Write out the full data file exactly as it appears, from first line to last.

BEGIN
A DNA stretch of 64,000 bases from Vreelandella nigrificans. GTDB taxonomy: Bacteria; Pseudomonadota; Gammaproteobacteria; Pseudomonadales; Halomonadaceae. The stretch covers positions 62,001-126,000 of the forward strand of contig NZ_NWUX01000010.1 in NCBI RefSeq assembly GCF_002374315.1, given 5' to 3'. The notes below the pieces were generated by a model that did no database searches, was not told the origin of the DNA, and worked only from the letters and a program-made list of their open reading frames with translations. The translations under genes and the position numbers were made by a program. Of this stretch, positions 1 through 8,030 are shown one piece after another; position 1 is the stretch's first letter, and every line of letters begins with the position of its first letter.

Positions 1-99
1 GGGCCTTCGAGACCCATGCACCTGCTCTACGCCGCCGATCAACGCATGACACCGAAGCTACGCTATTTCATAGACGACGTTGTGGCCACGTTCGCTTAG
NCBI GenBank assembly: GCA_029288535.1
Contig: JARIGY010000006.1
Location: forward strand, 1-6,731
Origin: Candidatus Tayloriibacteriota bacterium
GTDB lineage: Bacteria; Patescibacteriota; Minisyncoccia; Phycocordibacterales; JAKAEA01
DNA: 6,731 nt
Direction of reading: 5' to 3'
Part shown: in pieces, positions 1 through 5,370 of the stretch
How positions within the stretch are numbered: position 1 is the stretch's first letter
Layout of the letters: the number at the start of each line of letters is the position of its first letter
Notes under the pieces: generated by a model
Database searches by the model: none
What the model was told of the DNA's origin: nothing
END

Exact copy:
A DNA stretch of 64,000 bases from Vreelandella nigrificans. GTDB taxonomy: Bacteria; Pseudomonadota; Gammaproteobacteria; Pseudomonadales; Halomonadaceae. The stretch covers positions 62,001-126,000 of the forward strand of contig NZ_NWUX01000010.1 in NCBI RefSeq assembly GCF_002374315.1, given 5' to 3'. The notes below the pieces were generated by a model that did no database searches, was not told the origin of the DNA, and worked only from the letters and a program-made list of their open reading frames with translations. The translations under genes and the position numbers were made by a program. Of this stretch, positions 1 through 8,030 are shown one piece after another; position 1 is the stretch's first letter, and every line of letters begins with the position of its first letter.

Positions 1-99
1 GGGCCTTCGAGACCCATGCACCTGCTCTACGCCGCCGATCAACGCATGACACCGAAGCTACGCTATTTCATAGACGACGTTGTGGCCACGTTCGCTTAG
NCBI GenBank assembly: GCA_029288535.1
Contig: JARIGY010000006.1
Location: forward strand, 1-6,731
Origin: Candidatus Tayloriibacteriota bacterium
GTDB lineage: Bacteria; Patescibacteriota; Minisyncoccia; Phycocordibacterales; JAKAEA01
DNA: 6,731 nt
Direction of reading: 5' to 3'
Part shown: in pieces, positions 1 through 5,370 of the stretch
How positions within the stretch are numbered: position 1 is the stretch's first letter
Layout of the letters: the number at the start of each line of letters is the position of its first letter
Notes under the pieces: generated by a model
Database searches by the model: none
What the model was told of the DNA's origin: nothing